6 Replies Latest reply on Sep 30, 2018 5:54 PM by soccerdad

    Switching from reversed phase to normal phase for a project

    soccerdad

      Hi there,

      We have a HP1100 system with binary pump that we use for RP separations frequently using 0.1% acetic acid in water and methanol as the mobile phases. We have been asked to do a normal phase separation with Isopropanol and hexane. I am looking for a good set of instructions as how to switch from RP to NP and then after the work is done back to RP. I know that everything has to be flushed with suitable intermediate solvents but has anyone seen a set of instructions for doing this as I am not sure what solvents to use and how long things need to be flushed. How is the sample line of the autosampler flushed as well?

       

      Hope that this makes sense

      Kevin

        • Re: Switching from reversed phase to normal phase for a project
          jhagel

          I would flush all channels with IPA between going between Normal and Reverse Phase.

          With reverse. phase solvents, make sure no buffer or additive in it before switching.

          Change out the pump seals for the normal phase seals pn 0905-1420... for both the G1311A and G1312A

          Then when you are done go back to the reverse phase seals pn 5063-6589

          If you have an autosampler, make sure you switch the valve to bypass while flushing.

           

           

           

           

           

           

            • Re: Switching from reversed phase to normal phase for a project
              soccerdad

              Thanks Jhagel and for especially mentioning the seals as I hadn't considered them. Are there any "rules" for how long to flush with the IPA each time.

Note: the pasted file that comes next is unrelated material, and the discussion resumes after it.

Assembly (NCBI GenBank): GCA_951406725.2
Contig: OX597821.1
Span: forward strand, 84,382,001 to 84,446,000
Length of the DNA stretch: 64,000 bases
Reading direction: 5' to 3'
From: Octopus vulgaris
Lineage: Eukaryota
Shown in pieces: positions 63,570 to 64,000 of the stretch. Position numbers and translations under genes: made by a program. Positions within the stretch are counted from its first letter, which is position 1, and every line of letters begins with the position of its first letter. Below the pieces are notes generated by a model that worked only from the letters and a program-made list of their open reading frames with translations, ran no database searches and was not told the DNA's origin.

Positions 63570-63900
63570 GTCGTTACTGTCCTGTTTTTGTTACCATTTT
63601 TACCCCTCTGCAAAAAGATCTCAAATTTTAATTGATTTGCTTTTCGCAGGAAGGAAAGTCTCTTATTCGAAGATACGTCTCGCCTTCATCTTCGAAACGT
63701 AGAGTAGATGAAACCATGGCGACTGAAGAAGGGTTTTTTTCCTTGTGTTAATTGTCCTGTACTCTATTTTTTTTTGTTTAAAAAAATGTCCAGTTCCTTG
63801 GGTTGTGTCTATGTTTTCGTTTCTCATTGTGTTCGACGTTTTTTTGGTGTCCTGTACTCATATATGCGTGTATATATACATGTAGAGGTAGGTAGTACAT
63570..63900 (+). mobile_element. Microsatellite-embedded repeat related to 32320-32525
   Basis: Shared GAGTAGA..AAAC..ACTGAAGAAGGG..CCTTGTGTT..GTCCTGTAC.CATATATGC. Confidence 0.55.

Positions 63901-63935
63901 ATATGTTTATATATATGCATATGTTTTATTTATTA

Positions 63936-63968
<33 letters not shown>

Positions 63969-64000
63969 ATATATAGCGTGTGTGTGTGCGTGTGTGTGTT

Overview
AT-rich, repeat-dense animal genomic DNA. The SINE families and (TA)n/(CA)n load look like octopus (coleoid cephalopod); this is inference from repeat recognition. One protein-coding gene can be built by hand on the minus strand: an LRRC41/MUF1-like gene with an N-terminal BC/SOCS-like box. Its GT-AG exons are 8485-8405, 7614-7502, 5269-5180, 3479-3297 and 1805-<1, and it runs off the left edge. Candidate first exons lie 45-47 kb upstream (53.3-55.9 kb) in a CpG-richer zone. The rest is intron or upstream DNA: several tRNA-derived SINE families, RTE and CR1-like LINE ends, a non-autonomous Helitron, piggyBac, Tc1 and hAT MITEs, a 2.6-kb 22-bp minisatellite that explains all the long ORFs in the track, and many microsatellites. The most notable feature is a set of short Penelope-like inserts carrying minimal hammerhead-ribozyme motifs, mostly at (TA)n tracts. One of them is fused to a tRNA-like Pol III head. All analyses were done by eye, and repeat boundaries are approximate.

Kevin

                • Re: Switching from reversed phase to normal phase for a project
                  kbusch

                  Hey Kevin,

                   

                  For how long to flush with IPA: This depends on what type of degasser you have.

                  For G1322, the internal volume of each degasser channel is about 12 mL.

                  For G1379, the internal volume of each degasser channel is about 1 mL.

                  If no degasser, then I would still flush a few mL of IPA before switching.

                   

                  Make sure to do these volumes as an absolute minimum with IPA. Not sure why you would need to flush in bypass mode, as you should also make sure that whatever in the sample loop is flushed out. Maybe jhagel can comment to this.

                   

                  Also, when operating in normal phase mode, I would keep a small flow at all times, 0.1mL/min should be enough. This will prevent the valves for electrostatically charging up and thus sticking during normal phase runs. Another option is that we do have normal phase valves available now, but these cannot be used with acqueous solutions, they will be destroyed. The part numbers for the valves are: Inlet: G1312-60166, Outlet:G1312-60167. The valves have a different ball, which will not be electrostatically effected by solvents like hexane. But if you are only doing this for a short project and you take care, it should not be a problem.

                   

                   

                    • Re: Switching from reversed phase to normal phase for a project
                      rse_sara

                      I would agree with the bypass comment; definitely a good idea to have the autosampler in main pass during the flush as well. This way the whole sample flow path including needle, needle seat and sample loop will be flushed through. Another thing to note is that the normal phase seals are limited to 200 bar so I recommend putting a 200 bar pressure limit on any normal phase methods you'll be running. The autosampler metering head uses the same seals as in the pump so the one in there should also be swapped out for a normal phase seal. Finally, after analysis it is best to flush hexane out of the lines and let the HPLC sit in a solvent such as IPA. This is so that hexane vapours do not seep through the degasser tubing and settle in the vacuum chambers.